All Headline News

February 8, 2010

by Casey McNerthney

A Wallingford man was arrested Saturday after his 2-year-old daughter was found wandering unattended on North 50th Street with glass marijuana pipe in her play purse.

The girl "was wearing only a pajama top and no shoes, no socks, no pants or undergarments," Officer Chet Decker wrote in a police incident report. "She also had a live rabbit, a family pet with her." A 10-year-old child also lives at the Wallingford home, and police requested the incident report be forwarded to Child Protective Services.

Seattle Post Intelligencer

January 19, 2010

BELLEVUE, Wash. -- Police here have arrested a woman for allegedly raping her daughter's 14-year-old boyfriend.

The 32-year-old woman, who was arrested Thursday at her home for investigation of second-degree child rape, has not been charged.

KOMO Staff

November 12, 2009

by Leslie Slape

A woman is accused of allowing her three young children to live in squalor while she smoked meth.

At the request of Longview police, a Kelso officer arrested Carrie Lynn Pena, 30, a transient who recently lived in Longview, when she arrived for a meeting Tuesday afternoon at Child Protective Services.

The Daily News

November 11, 2009

In Washington State, in fiscal year 2007: There were 1,566,400 children under age 18 living in Washington.

42,300 children under age 18 were referred to the Children's Administration and accepted for investigation. This is 2.7 percent of Washington State's child population. In 2007, about 7,500 children were placed in out-of-home care at least once.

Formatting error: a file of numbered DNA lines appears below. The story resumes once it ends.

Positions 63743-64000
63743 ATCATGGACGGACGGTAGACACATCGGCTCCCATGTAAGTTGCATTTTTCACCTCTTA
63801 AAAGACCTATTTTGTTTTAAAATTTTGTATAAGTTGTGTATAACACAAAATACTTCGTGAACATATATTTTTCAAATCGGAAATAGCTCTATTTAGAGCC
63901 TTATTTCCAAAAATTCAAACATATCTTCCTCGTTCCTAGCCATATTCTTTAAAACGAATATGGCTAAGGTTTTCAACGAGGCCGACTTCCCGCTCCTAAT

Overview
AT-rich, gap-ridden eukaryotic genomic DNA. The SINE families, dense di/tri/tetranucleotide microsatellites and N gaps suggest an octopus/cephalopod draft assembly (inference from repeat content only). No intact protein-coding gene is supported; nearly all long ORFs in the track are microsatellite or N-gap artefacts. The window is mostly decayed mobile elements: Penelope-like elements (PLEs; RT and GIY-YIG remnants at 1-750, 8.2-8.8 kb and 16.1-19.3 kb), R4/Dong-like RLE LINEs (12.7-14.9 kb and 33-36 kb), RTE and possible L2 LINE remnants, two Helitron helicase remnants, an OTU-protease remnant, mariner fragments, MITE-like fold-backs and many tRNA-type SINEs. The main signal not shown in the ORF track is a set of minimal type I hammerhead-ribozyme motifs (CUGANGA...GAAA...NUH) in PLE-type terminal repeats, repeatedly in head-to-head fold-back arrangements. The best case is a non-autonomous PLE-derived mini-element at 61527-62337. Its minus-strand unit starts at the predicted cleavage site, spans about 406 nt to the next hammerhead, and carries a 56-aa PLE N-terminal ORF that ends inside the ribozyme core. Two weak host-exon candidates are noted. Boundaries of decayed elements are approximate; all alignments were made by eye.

Pam Roach Report

September 18, 2009

by Jennifer Sullivan

A Carnation man accused of starving his then-14-year-old daughter last year pleaded guilty this morning to first-degree criminal mistreatment.

Prosecutors accused Jon Pomeroy, 43, and his wife, Rebecca Long, 45, of isolating and starving the girl, who was 4-feet-7 and weighed just 48 pounds when authorities found her in August. She suffered dehydration so severe that all of her teeth were rotting, court documents state.

Seattle Times Newspaper

August 31, 2009

The Okanogan County prosecutor is waiting for the sheriff to complete the investigation into the death of a 17-year-old boy who died at home of a burst appendix.

Zachery "Zakk" Swezey had no medical care during a three-day illness in March because his family, members of the Church of the First Born, believe in faith healing. Prosecutor Karl Sloan says he'll decide if charges are warranted.

The Seattle Times

August 27, 2009

A 23-year-old woman who abandoned her newborn at a Federal Way church last year received a 24-month deferred sentence Friday that allows her to avoid jail as long as she performs community service and meets other conditions.

Sarah Christianson had pleaded guilty in July to one count of third-degree abandonment of a dependent person, a misdemeanor. Christianson must complete 200 hours of community service, remain employed or attend school, undergo mental-health counseling, and have no contact with the child without the permission of Child Protective Services.

The Seattle Times Newspaper

August 14, 2009

by Women's Prison Association